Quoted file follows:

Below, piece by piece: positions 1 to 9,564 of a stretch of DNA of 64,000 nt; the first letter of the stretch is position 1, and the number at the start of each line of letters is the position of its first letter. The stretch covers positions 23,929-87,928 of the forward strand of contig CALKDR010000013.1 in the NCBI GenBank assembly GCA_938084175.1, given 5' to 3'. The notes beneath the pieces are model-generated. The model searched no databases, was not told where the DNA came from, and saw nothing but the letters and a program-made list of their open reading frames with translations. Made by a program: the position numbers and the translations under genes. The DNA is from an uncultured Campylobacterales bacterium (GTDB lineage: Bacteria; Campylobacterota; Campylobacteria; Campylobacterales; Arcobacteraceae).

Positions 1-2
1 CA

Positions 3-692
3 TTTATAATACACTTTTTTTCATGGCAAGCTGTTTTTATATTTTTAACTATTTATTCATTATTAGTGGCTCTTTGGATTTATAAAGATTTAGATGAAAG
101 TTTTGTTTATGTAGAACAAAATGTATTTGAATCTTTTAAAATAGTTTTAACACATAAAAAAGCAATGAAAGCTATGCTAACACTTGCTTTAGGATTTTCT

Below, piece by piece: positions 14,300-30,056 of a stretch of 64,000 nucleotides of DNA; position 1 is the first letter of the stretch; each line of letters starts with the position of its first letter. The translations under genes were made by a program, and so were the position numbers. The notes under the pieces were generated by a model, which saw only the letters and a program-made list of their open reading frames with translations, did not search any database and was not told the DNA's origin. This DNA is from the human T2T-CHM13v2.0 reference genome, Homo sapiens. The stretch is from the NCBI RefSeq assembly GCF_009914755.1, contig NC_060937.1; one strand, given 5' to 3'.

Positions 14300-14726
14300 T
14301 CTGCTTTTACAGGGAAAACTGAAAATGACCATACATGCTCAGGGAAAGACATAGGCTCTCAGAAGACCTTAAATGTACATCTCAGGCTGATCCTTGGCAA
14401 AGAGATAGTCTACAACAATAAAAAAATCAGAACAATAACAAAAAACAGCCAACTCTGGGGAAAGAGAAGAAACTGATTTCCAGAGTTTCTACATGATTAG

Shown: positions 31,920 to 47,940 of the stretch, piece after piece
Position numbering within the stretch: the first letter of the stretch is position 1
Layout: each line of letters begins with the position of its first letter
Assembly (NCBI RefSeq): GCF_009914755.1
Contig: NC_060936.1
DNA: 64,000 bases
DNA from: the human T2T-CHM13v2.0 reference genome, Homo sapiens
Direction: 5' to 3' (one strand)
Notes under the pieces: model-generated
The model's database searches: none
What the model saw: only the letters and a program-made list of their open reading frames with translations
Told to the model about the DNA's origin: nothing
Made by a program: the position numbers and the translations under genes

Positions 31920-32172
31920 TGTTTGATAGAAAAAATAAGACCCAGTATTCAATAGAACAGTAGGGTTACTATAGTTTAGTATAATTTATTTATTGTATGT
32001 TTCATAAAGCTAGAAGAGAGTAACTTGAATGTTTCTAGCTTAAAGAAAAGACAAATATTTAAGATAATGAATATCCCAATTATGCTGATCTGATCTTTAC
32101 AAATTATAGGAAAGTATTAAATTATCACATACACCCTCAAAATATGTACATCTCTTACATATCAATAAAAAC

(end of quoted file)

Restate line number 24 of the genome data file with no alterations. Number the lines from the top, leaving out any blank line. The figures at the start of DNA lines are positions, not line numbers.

Made by a program: the position numbers and the translations under genes